July 21, 2014 10:05:58 AM
From the dock the lake below was crystal clear, reminding me of those glass-bottomed boat rides of my childhood. I'm still taken with the creatures that dwell below the surface. I wish I could say, dwell harmoniously, but often it's not.
Bream gathered, ranging from the size of your thumb to palm-sized. Among them swam a largemouth bass, smoothly weaving in and out like a predator shark. The bass swam close to the bream, then "bam," the bass struck, bream scattered, and mud clouded the water. Below the calm, clear surfaces it's a "fish eat fish world."
It's the lake where Sam and I bass fish. Sometimes I think Sam is a better fisherman than the bass are. The mud cloud cleared, and there was the bass. Bass look like they're smiling, but I don't think this bass was. Sam says the mid-size bass are quicker and better at catching their prey than the old guys; such is life.
Watching the fish reminded me of how much Sam loves fishing. I went to Sam's bookshelf and scanned his fishing books.
His favorite is John Steinbeck's non-fiction "Travels with Charley in Search of America." The book is not about fishing but describes "Steinbeck's attention to the specific details of the natural world and his sense of how the lives of people are intimately connected to the rhythms of nature -- to weather, geography, the cycles of the season."
Sam added a computer icon taking him directly to NOAA'S Tombigbee River and creek level report. Sam plans his fishing days to "the rhythms of nature -- to weather, geography, the cycles of the season."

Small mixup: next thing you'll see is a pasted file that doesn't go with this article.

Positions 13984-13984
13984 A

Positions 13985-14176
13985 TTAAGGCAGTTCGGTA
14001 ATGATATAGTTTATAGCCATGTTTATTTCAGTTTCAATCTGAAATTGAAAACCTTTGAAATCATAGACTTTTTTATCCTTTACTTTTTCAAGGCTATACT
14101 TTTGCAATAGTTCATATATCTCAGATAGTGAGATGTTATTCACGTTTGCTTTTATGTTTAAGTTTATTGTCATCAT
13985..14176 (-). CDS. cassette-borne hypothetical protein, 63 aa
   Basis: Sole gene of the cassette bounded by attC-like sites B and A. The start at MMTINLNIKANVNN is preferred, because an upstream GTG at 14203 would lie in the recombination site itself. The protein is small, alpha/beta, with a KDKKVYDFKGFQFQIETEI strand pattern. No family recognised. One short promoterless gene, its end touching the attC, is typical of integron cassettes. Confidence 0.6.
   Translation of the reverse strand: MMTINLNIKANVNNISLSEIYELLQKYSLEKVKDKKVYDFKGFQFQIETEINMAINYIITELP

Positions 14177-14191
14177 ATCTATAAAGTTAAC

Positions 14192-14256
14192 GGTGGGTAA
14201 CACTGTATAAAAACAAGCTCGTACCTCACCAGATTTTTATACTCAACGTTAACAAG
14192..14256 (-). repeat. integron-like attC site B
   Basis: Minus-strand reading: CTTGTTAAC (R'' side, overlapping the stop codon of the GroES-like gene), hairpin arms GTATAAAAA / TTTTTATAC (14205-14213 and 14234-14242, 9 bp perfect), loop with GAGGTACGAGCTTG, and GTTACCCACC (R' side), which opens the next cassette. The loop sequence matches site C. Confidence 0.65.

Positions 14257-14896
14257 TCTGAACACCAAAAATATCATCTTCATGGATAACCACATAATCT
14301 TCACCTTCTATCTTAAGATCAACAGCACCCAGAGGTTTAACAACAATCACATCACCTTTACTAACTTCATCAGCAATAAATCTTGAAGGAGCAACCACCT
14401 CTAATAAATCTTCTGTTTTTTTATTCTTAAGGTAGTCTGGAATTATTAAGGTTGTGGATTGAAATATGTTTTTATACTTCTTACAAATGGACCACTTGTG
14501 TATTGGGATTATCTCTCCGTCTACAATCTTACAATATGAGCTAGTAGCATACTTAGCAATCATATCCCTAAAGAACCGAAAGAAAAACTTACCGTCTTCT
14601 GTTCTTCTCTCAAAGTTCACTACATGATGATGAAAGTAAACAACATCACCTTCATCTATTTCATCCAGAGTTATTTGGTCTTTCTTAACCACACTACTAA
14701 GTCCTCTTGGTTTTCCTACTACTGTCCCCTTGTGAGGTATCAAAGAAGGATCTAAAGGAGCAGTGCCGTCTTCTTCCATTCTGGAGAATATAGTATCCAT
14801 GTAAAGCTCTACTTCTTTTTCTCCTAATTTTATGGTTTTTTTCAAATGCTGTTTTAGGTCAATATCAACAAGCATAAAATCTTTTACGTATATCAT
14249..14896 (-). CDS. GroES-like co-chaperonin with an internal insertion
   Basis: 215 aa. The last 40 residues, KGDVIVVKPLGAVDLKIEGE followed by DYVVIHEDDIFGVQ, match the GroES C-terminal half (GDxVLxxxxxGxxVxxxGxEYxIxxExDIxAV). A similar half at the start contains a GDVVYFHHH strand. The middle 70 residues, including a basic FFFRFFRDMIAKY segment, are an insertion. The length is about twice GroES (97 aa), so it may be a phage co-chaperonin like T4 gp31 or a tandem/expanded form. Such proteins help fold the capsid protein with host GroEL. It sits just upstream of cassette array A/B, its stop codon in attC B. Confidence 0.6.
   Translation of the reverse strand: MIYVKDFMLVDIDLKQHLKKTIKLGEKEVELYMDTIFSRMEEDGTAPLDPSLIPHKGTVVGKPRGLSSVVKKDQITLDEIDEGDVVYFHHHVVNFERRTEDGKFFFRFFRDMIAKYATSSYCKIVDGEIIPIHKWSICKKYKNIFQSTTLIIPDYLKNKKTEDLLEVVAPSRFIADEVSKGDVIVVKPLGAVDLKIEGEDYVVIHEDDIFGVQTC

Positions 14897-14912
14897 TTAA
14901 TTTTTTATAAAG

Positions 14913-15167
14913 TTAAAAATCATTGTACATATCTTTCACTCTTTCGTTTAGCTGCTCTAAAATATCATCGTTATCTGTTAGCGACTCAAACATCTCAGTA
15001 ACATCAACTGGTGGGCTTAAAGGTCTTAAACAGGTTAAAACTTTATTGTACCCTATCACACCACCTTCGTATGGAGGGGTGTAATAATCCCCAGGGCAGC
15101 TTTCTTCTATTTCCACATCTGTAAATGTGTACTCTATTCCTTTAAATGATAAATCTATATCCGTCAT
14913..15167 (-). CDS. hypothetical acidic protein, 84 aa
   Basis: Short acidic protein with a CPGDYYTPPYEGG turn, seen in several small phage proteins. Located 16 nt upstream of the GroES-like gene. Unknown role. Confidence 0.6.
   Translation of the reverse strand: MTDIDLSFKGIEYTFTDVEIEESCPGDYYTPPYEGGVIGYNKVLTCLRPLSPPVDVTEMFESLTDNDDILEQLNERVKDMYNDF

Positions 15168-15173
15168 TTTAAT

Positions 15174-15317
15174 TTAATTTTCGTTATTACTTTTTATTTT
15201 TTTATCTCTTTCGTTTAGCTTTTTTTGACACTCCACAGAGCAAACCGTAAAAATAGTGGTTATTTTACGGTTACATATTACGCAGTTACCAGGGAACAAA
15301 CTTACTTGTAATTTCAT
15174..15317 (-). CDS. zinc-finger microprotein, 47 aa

Next, there was John Gierach's "Trout Bum: Fly fishing as a Way of Life." There's one chapter on bass fishing.
"A few nights ago A.K. referred to it as 'electric.' It's that thing a bass pond does in the later afternoon/early evening of a quiet, hot summer day when the fishing is about to get absolutely fabulous ... There's also a sound, scientific reason why a fisherman knows when he's about to have a screaming evening of bass fishing ... A.K. says ... 'this is eeeelectric' and digs out his big black-and-yellow deer-hair popper."
Then "At the Grave of the Unknown Fisherman," also by John Gierach.
"The biggest one -- about a five-pounder -- took the bug in thick cover ... It looked like a hopeless tangle ... but it was a big fish and I wanted it, so I threw down the rod and went hand over hand down the line to land him. It seemed like a fair catch at the time -- it always does with a five-pound bass in your hands ... It was a beautiful bass, though: big, fat, solid, and brilliantly green and bronze. Still, it would have been a more traditional job of fish playing if I'd had hold of my rod the whole time."
I had a big one once, and I ran up the dam pulling it behind me. Sam hollered, "Don't you do it, don't you do it. You stand there and fight him!"
I turned and fought that sucker.
Shannon Rule Bardwell is a Southern writer living quietly in the Prairie.
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